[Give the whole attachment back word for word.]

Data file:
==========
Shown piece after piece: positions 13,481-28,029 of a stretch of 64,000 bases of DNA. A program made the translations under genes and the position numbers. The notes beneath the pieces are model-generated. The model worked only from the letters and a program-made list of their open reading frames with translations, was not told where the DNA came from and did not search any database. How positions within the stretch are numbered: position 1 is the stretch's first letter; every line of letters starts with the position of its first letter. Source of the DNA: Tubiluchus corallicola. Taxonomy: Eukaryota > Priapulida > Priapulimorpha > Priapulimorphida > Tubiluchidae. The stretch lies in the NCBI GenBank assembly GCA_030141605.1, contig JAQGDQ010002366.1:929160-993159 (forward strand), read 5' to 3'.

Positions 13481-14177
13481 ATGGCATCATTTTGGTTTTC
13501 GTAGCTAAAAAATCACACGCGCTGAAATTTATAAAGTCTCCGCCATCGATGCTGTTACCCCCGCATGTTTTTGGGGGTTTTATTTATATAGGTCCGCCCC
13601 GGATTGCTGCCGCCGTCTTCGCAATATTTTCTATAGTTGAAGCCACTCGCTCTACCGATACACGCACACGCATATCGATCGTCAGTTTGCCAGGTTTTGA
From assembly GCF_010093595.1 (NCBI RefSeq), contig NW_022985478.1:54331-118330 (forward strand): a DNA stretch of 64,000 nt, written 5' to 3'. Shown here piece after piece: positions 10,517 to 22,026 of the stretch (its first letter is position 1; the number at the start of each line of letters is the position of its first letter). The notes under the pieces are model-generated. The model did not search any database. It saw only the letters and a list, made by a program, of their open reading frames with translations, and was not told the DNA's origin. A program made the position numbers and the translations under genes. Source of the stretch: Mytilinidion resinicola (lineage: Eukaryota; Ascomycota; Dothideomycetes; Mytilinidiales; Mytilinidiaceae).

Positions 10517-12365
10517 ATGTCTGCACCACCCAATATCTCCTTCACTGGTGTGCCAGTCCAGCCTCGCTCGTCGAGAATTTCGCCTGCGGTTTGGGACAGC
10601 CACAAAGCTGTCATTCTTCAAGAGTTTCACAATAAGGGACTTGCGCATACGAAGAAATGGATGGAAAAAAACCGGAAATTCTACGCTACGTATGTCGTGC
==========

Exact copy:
Shown piece after piece: positions 13,481-28,029 of a stretch of 64,000 bases of DNA. A program made the translations under genes and the position numbers. The notes beneath the pieces are model-generated. The model worked only from the letters and a program-made list of their open reading frames with translations, was not told where the DNA came from and did not search any database. How positions within the stretch are numbered: position 1 is the stretch's first letter; every line of letters starts with the position of its first letter. Source of the DNA: Tubiluchus corallicola. Taxonomy: Eukaryota > Priapulida > Priapulimorpha > Priapulimorphida > Tubiluchidae. The stretch lies in the NCBI GenBank assembly GCA_030141605.1, contig JAQGDQ010002366.1:929160-993159 (forward strand), read 5' to 3'.

Positions 13481-14177
13481 ATGGCATCATTTTGGTTTTC
13501 GTAGCTAAAAAATCACACGCGCTGAAATTTATAAAGTCTCCGCCATCGATGCTGTTACCCCCGCATGTTTTTGGGGGTTTTATTTATATAGGTCCGCCCC
13601 GGATTGCTGCCGCCGTCTTCGCAATATTTTCTATAGTTGAAGCCACTCGCTCTACCGATACACGCACACGCATATCGATCGTCAGTTTGCCAGGTTTTGA
From assembly GCF_010093595.1 (NCBI RefSeq), contig NW_022985478.1:54331-118330 (forward strand): a DNA stretch of 64,000 nt, written 5' to 3'. Shown here piece after piece: positions 10,517 to 22,026 of the stretch (its first letter is position 1; the number at the start of each line of letters is the position of its first letter). The notes under the pieces are model-generated. The model did not search any database. It saw only the letters and a list, made by a program, of their open reading frames with translations, and was not told the DNA's origin. A program made the position numbers and the translations under genes. Source of the stretch: Mytilinidion resinicola (lineage: Eukaryota; Ascomycota; Dothideomycetes; Mytilinidiales; Mytilinidiaceae).

Positions 10517-12365
10517 ATGTCTGCACCACCCAATATCTCCTTCACTGGTGTGCCAGTCCAGCCTCGCTCGTCGAGAATTTCGCCTGCGGTTTGGGACAGC
10601 CACAAAGCTGTCATTCTTCAAGAGTTTCACAATAAGGGACTTGCGCATACGAAGAAATGGATGGAAAAAAACCGGAAATTCTACGCTACGTATGTCGTGC